medical terminology, clerk typing and computers. Looking back on her
worklife, Theresa has fond memories of the people she worked with
and the developments which have taken place in health care. She enjoys spending time with her husband Harvey at their cabin in Mulligan
and has plans to travel and take on craft projects now that her time is
her own. I worked with ‘Tela’ for only a short time, but it was extremely
rewarding and enjoyable and I learned much from her about the Lake
Melville area and its history, geography and people. We wish her good
health and happiness in her retirement.
Tony Wakeham, Chief Executive Officer
April to July 2013 | 23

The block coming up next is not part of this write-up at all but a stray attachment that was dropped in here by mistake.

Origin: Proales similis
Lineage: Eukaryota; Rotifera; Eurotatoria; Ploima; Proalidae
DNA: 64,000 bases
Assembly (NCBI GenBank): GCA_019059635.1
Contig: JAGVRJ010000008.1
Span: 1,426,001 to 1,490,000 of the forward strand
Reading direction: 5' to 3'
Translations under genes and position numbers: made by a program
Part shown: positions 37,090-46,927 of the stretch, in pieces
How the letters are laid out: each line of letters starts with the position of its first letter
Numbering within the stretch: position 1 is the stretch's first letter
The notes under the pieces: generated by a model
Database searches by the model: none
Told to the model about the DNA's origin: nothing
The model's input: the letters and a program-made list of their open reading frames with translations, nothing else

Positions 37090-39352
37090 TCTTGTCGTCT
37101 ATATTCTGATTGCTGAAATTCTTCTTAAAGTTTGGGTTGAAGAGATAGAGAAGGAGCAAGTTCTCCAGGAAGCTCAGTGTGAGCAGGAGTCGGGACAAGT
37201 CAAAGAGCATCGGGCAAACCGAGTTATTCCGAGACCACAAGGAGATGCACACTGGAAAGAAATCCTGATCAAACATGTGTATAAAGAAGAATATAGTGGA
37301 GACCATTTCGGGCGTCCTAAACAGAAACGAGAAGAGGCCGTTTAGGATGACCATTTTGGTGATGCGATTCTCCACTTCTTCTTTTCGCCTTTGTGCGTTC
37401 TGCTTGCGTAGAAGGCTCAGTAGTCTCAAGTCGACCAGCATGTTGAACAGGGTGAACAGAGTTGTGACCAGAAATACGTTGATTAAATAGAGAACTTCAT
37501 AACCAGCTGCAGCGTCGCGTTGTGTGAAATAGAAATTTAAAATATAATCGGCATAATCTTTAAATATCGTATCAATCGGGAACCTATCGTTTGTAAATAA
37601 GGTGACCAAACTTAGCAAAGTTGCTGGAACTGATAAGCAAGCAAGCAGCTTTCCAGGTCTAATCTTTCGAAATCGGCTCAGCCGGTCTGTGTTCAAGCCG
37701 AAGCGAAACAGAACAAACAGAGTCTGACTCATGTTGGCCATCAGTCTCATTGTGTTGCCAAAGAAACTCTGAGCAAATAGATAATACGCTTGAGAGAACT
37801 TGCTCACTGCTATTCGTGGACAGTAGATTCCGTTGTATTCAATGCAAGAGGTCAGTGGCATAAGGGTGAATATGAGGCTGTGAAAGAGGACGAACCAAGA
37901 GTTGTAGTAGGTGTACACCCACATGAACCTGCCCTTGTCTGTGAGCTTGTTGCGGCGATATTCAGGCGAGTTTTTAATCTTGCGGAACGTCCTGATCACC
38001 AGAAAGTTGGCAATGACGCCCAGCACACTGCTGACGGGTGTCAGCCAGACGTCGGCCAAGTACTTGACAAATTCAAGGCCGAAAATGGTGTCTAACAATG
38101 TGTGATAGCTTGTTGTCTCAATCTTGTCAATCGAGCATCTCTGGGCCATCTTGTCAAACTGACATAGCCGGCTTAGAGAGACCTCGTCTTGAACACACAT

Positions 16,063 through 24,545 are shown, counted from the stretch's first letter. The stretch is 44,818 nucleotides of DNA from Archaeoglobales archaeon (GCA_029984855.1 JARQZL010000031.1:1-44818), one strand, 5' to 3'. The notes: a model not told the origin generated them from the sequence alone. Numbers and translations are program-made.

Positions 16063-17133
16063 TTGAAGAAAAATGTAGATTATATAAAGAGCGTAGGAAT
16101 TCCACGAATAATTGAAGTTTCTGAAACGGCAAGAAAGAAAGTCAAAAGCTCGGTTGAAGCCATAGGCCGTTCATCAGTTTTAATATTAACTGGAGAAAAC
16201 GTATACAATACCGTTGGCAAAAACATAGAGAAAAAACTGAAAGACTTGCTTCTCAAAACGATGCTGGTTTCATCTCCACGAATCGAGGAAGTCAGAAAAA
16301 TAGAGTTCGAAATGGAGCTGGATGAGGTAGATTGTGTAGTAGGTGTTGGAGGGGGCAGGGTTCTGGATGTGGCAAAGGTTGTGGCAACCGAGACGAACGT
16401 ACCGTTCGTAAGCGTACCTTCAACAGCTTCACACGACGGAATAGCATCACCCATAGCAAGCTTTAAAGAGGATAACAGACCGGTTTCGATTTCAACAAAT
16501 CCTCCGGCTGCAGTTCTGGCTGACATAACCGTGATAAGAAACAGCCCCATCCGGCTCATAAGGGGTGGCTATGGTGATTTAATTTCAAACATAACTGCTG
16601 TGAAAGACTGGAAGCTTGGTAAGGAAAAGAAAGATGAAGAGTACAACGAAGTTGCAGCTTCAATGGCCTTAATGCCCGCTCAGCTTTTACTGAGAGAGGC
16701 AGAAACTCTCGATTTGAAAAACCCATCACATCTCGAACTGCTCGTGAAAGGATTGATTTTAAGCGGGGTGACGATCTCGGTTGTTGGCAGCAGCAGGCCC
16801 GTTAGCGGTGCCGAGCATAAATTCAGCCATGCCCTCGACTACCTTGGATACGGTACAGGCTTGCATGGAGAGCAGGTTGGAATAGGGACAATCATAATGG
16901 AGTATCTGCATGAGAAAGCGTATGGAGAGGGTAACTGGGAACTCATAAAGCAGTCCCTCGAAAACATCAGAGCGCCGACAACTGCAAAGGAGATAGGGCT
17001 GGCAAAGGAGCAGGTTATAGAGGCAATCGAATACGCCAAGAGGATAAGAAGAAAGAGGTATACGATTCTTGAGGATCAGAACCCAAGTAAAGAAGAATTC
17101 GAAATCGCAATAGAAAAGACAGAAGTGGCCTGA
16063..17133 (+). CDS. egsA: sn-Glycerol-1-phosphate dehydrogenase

Obituaries
I
Olive Joyce Matthews
t is with sadness that Labrador-Grenfell Health notes the passing of Olive Joyce Matthews on May 23, 2013,
in the United Kingdom. She was 97. Olive worked initially for the National Children’s Home (NCH), administered by the Methodist Church, as a childcare supervisor. During this time, she travelled to Australia and escorted immigrant children. In 1957, she journeyed to North West River, Labrador, to run the dormitory for the
Grenfell Mission. Anna transferred to St. Anthony in 1961 and later returned to North West River.
A friend and co-worker, Shirley Yates, noted in a tribute that they were paid very little and their work was
supported entirely by donations. “At one time, without help, Olive cared for 92 children with an age range
from infants to large teenage boys,” she said. “Many of the children came for the school year in September
(sometimes sewn into their only set of clothes) until June. As there were no suitable schools farther North,